New research suggests that drinking red wine in moderation improves the bacterial diversity in our guts and may protect our overall health.
Many scientific studies have looked into the alleged benefits of red wine consumption.
From the popular notion that a little bit of red wine is good for the heart, to the less known theory that compounds in red wine may benefit or oral health, drinking red wine in moderation seems to have a lot of hidden therapeutic potential.
New research adds to the list of red wine’s possible health benefits. An observational study, whose first author is Caroline Le Roy from King’s College London in the United Kingdom, examined the gut health of red wine drinkers and compared it with that of people who drank other types of alcohol.
The researchers found a greater diversity of bacterial species in the guts of red wine drinkers compared with those who did not drink red wine. Greater bacterial diversity is a marker of gut health.
Le Roy and colleagues published their findings in the journal Gastroenterology.
The scientists examined data from 916 female twins and compared the effects of beer, cider, red wine, white wine, and spirits on the participants’ gut microbiotas and overall health.
The team accounted for potential confounders, such as age, weight, diet, and socioeconomic status. After considering all of these factors, the researchers still saw an association between bacterial diversity and red wine consumption.
Red wine drinkers had a higher number of different bacteria in their guts, lower rates of obesity, and lower levels of cholesterol than non-red wine drinkers. The researchers confirmed these findings over three different cohorts based in the U.K., the Netherlands, and the United States.
“While we have long known of the unexplained benefits of red wine on heart health,” reports the first author of the research, “this study shows that moderate red wine consumption is associated with greater diversity and a healthier gut microbiota that partly explains its long debated beneficial effects on health.”
Professor Tim Spector, from King’s College London, also comments on the significance of the findings, suggesting that polyphenols could be responsible for red wine’s benefits.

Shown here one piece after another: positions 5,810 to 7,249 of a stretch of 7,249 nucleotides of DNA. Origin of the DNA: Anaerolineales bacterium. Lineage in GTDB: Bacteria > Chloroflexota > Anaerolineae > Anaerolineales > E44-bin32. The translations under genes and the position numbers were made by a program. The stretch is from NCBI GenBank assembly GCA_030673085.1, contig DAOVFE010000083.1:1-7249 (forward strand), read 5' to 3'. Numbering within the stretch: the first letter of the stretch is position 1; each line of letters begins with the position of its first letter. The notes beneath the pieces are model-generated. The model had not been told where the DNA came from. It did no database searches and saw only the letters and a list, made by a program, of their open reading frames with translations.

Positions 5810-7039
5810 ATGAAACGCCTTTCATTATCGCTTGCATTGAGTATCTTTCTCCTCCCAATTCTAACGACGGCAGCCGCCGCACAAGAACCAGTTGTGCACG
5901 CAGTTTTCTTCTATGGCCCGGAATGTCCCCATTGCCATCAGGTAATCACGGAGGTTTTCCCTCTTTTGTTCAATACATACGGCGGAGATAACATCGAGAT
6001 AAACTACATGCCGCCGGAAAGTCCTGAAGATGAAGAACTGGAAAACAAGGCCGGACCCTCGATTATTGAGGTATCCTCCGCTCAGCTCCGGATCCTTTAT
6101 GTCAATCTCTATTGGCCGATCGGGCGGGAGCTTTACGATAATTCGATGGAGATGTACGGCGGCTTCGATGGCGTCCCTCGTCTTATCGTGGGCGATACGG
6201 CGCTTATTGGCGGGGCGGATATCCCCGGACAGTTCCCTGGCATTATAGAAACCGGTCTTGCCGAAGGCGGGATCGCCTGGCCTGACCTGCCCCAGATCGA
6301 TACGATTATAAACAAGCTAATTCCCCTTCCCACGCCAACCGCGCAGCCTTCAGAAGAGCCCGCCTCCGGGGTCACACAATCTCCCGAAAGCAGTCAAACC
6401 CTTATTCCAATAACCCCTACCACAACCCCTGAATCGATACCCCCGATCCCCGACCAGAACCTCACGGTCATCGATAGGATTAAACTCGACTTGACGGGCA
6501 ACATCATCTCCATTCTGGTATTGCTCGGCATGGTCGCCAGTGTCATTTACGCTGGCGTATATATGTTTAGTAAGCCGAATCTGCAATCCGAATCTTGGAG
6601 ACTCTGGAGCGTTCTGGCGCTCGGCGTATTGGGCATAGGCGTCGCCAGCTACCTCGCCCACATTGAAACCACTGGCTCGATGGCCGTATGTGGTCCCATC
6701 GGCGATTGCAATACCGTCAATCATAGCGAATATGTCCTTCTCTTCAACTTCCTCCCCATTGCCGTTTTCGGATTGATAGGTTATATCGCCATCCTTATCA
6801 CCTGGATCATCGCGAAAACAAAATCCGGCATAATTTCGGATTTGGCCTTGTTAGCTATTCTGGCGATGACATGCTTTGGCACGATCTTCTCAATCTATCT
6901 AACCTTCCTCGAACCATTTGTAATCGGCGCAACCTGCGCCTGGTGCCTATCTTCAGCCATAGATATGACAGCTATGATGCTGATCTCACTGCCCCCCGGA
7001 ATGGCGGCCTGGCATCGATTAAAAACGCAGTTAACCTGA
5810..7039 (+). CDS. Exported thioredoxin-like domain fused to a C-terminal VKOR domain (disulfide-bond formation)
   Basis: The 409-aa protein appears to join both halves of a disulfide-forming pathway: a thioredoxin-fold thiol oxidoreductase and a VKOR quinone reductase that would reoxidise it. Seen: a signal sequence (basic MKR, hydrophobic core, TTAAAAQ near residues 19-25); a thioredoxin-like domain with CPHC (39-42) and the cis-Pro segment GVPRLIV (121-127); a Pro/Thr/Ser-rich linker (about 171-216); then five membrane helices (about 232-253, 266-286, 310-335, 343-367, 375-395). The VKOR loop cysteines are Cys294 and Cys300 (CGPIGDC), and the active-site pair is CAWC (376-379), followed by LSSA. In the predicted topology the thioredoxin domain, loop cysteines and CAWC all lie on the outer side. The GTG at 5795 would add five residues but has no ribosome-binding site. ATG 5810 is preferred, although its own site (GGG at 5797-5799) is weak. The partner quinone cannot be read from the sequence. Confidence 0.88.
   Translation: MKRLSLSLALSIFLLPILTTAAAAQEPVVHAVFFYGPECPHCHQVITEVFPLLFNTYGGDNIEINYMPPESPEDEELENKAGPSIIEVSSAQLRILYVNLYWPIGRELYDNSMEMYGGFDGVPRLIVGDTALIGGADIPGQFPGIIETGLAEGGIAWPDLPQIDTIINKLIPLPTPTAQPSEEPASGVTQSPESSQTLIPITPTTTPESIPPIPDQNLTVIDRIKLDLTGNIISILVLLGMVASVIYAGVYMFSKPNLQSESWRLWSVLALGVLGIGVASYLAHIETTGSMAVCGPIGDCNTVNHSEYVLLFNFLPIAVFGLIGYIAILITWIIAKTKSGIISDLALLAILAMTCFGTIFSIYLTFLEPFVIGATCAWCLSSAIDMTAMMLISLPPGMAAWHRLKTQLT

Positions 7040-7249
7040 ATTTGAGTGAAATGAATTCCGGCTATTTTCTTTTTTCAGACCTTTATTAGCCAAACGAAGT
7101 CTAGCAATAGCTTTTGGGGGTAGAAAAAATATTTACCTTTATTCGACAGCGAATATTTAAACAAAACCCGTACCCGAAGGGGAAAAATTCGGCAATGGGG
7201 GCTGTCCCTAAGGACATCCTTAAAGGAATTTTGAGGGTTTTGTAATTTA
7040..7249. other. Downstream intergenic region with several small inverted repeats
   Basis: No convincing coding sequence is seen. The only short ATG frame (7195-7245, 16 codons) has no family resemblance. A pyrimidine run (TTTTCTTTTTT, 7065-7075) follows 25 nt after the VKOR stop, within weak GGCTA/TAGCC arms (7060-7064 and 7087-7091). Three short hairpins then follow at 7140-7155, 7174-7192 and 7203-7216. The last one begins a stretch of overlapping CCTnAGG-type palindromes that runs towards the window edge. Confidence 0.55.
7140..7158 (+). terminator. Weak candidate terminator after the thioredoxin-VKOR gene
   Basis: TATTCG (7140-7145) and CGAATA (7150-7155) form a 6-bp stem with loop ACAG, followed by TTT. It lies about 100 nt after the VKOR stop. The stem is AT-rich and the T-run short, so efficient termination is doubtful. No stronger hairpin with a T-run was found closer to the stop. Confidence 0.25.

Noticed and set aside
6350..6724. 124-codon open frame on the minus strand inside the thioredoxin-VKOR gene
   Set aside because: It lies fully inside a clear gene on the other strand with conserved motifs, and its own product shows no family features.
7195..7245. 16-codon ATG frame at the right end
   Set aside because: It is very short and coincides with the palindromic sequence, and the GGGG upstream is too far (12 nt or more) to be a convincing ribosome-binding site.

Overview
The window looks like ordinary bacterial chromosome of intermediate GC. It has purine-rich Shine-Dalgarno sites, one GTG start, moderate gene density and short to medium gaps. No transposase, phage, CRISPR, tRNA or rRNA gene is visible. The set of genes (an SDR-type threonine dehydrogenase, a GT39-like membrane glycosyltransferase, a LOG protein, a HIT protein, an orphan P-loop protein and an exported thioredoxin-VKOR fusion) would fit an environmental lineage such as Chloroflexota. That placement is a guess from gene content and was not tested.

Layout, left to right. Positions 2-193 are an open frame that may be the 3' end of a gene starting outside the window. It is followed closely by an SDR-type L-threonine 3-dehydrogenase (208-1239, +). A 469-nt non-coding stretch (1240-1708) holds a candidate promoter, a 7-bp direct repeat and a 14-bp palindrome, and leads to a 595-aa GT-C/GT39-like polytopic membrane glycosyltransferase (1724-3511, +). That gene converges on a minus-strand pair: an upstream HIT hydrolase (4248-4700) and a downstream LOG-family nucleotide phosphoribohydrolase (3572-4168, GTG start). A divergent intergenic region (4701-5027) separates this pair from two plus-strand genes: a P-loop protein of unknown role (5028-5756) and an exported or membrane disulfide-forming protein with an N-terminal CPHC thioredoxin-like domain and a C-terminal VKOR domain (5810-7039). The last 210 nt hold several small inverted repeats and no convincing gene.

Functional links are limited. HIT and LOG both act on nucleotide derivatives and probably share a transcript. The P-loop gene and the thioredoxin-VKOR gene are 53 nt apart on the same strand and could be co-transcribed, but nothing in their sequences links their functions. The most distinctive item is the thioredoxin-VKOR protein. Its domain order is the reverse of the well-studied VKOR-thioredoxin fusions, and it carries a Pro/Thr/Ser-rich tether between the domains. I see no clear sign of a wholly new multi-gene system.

“This is one of the largest ever studies to explore the effects of red wine in the guts of nearly 3,000 people in three different countries and provides insights that the high levels of polyphenols in the grape skin could be responsible for much of the controversial health benefits when used in moderation.”
Polyphenols are naturally occurring chemicals found in plants. Flavonoids and phenolic acids are types of polyphenols.
Fruits and vegetables are naturally very rich in polyphenols, which are, in turn, full of antioxidants that fight off cell damage. Polyphenols may “fuel” the beneficial microorganisms that live in our guts.
Previous studies have suggested that polyphenols may help protect against a range of cardiometabolic conditions, such as obesity, type 2 diabetes, or heart disease.
However, the researchers cautioned that theirs was an observational study. This means that the authors cannot confirm that it is the red wine causing this beneficial effect on the microbiota. They also point out that moderation is key.
“Although we observed an association between red wine consumption and the gut microbiota diversity, drinking red wine rarely, such as once every 2 weeks, seems to be enough to observe an effect,” says Prof. Spector.
“If you must choose one alcoholic drink today, red wine is the one to pick as it seems to potentially exert a beneficial effect on you and your gut microbes, which in turn may also help weight and risk of heart disease. However, it is still advised to consume alcohol with moderation.”
Prof. Tim Spector